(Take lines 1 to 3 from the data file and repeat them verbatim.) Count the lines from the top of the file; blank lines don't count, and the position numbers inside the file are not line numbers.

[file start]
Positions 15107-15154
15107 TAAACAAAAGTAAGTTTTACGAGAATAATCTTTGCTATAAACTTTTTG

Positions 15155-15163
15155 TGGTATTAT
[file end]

Positions 15107-15154
15107 TAAACAAAAGTAAGTTTTACGAGAATAATCTTTGCTATAAACTTTTTG

Positions 15155-15163